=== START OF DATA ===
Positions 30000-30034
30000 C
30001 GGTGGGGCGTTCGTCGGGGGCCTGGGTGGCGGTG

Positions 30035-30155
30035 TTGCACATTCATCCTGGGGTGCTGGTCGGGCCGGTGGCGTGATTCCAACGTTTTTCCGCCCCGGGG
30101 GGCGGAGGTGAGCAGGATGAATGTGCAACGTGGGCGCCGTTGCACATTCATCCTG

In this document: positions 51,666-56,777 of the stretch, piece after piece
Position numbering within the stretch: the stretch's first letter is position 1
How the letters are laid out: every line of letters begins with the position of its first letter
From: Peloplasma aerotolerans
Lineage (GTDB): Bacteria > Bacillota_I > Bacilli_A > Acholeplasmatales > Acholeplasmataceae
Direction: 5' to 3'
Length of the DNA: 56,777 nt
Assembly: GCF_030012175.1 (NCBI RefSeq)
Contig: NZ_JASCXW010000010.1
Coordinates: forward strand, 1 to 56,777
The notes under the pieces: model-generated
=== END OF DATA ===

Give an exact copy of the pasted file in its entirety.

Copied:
Positions 30000-30034
30000 C
30001 GGTGGGGCGTTCGTCGGGGGCCTGGGTGGCGGTG

Positions 30035-30155
30035 TTGCACATTCATCCTGGGGTGCTGGTCGGGCCGGTGGCGTGATTCCAACGTTTTTCCGCCCCGGGG
30101 GGCGGAGGTGAGCAGGATGAATGTGCAACGTGGGCGCCGTTGCACATTCATCCTG

In this document: positions 51,666-56,777 of the stretch, piece after piece
Position numbering within the stretch: the stretch's first letter is position 1
How the letters are laid out: every line of letters begins with the position of its first letter
From: Peloplasma aerotolerans
Lineage (GTDB): Bacteria > Bacillota_I > Bacilli_A > Acholeplasmatales > Acholeplasmataceae
Direction: 5' to 3'
Length of the DNA: 56,777 nt
Assembly: GCF_030012175.1 (NCBI RefSeq)
Contig: NZ_JASCXW010000010.1
Coordinates: forward strand, 1 to 56,777
The notes under the pieces: model-generated